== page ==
Stumbled upon this nearly three-hour, real-time, annotated simulation of the Titanic sinking. Late night1.
Which led me to James Cameron’s 2012 documentary Titanic: The Final Word, in which he assembles a group of engineers and historians to fix the simulation in the 1997 movie, which leads to this ‘final’ version.
Cameron, in the documentary:
Part of the Titanic parable is of arrogance, of hubris, of the sense that we’re too big to fail. Well where have we heard that one before? There was this big machine, this human system that was pushing forward with so much momentum, that it couldn’t turn, it couldn’t stop in time to avert a disaster. And that’s what we have right now. Within that human system onboard that ship, if you want to make it a microcosm for the world, you have different classes, you know, you’ve got first class, second class, and third class. Well in our world right now you’ve got developed nations and undeveloped nations. You’ve got the starving millions who are going to be the ones most affected by the next iceberg that we hit, which is going to be Climate Change.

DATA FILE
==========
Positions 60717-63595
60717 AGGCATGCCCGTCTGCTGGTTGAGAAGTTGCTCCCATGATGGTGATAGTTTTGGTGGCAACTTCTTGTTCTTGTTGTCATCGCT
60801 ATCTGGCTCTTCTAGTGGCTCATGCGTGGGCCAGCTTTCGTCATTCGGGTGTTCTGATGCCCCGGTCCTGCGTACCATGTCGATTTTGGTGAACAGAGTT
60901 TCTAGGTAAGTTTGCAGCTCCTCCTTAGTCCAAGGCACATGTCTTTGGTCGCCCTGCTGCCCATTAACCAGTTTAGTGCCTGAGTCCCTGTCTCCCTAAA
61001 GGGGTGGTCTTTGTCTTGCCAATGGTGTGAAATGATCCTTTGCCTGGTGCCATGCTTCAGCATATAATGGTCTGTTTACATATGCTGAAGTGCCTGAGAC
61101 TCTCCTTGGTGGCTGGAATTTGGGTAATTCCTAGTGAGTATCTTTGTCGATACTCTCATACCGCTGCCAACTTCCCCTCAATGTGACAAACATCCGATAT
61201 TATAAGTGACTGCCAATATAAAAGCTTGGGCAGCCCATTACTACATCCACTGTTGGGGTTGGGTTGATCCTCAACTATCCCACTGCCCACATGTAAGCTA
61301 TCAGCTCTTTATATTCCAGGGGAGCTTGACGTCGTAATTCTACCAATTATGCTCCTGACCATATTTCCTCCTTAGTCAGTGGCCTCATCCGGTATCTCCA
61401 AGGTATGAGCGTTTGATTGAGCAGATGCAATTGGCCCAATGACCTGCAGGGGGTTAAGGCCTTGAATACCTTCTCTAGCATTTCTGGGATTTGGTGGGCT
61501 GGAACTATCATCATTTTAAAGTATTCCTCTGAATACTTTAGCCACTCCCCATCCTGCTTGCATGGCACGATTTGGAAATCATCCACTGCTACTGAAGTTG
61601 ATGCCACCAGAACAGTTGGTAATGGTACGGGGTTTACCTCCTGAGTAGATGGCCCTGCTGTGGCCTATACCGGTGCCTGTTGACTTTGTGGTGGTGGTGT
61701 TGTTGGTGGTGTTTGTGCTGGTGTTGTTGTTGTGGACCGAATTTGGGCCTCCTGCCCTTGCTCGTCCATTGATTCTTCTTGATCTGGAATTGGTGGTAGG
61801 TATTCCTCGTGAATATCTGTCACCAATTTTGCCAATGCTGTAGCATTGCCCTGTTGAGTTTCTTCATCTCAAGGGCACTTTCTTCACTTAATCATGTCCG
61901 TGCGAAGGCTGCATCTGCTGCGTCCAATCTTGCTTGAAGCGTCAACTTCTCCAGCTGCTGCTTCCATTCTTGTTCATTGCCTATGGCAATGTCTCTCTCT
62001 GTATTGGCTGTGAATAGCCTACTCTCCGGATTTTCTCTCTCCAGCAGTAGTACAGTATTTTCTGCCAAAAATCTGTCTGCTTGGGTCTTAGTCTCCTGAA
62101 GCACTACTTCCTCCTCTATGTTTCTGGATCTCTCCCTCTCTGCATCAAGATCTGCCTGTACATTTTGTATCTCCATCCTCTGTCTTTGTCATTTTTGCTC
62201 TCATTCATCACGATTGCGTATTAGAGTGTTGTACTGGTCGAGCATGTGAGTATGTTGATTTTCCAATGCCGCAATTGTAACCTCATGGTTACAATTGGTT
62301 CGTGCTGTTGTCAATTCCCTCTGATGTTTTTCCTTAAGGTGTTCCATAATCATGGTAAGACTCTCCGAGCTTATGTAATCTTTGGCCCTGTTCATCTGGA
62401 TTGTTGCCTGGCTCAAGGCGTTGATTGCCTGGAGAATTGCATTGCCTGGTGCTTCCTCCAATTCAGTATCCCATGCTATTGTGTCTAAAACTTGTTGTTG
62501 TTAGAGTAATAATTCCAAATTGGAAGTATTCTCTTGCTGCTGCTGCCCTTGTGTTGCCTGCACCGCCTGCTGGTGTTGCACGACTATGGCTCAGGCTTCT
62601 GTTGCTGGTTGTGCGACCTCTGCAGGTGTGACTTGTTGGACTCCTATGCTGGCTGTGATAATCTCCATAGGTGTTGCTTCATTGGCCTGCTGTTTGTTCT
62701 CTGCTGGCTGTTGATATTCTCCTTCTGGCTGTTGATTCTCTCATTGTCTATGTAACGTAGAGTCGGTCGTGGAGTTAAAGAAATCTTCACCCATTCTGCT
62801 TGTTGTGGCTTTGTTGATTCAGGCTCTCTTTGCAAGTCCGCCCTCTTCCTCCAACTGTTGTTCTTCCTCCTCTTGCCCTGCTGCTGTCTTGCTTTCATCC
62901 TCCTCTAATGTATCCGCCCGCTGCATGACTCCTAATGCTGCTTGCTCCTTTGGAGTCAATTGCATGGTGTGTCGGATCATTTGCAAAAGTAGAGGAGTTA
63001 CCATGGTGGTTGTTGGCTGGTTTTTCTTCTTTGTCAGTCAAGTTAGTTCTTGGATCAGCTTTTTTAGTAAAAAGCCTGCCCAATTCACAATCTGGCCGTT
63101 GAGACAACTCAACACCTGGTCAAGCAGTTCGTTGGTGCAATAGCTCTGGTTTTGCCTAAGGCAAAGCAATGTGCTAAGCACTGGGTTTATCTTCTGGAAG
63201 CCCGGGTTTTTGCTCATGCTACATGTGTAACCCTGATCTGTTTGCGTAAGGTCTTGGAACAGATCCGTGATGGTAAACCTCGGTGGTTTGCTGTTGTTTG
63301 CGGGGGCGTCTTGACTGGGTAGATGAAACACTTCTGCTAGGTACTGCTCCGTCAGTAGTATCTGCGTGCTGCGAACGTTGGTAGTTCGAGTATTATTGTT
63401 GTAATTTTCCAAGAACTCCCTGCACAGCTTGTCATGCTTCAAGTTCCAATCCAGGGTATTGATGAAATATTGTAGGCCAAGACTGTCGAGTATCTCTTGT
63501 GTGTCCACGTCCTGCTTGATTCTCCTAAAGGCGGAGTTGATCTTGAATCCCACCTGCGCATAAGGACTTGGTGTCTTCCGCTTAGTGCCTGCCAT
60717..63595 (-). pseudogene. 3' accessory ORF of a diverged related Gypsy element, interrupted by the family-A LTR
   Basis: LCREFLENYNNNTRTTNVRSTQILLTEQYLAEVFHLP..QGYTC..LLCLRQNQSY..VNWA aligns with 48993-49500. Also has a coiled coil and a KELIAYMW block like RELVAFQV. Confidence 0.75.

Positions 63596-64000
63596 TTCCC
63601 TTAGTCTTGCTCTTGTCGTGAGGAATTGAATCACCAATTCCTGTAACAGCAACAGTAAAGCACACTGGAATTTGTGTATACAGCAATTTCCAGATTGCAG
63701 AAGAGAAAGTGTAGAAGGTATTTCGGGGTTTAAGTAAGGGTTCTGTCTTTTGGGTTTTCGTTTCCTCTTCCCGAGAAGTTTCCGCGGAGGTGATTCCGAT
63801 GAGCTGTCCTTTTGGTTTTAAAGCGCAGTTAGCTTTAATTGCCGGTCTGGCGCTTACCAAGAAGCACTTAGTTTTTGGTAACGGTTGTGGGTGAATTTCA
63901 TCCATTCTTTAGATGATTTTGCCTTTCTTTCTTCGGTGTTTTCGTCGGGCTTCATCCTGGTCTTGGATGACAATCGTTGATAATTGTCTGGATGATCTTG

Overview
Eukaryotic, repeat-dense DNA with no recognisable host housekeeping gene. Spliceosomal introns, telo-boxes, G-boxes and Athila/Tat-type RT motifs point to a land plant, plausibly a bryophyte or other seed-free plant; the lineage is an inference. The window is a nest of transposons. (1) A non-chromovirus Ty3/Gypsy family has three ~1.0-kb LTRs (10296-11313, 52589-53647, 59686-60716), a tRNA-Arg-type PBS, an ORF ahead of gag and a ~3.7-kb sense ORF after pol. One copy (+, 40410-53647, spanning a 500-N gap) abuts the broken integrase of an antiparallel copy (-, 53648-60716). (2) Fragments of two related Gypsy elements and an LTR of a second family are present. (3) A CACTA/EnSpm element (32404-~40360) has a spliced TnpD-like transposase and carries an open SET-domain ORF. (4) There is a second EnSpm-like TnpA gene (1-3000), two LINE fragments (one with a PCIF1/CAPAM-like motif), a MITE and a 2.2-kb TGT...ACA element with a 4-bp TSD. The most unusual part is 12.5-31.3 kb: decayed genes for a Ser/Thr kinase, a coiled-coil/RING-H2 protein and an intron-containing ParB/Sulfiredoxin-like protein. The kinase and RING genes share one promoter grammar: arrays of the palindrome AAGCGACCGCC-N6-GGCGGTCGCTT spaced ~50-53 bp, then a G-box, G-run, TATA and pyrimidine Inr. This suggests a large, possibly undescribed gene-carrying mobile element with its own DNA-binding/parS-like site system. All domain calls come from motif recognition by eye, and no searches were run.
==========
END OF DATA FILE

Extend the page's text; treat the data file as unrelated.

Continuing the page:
We can see that iceberg ahead of us right now, but we can’t turn we can’t turn because of the momentum of the system. Political momentum, business momentum. There are too many people making money out of the system the way the system works right now, and those people, you know, frankly have their hands on the levers of power and aren’t ready to let them go. Until they do, we’re not going to be able to turn to miss that iceberg and we’re gonna hit it. When we hit it, the rich are still gonna be able to get their access to food, to arable land, to water, and so on. It’s going to be the poor, it’s going to be the steerage, that are gonna be impacted. It was the same with Titanic and I think that’s why this story will always fascinate people. Because it’s a perfect little encapsulation of the world and all social spectra. But until our lives are really put at risk, the moment of truth, we don’t know what we would do.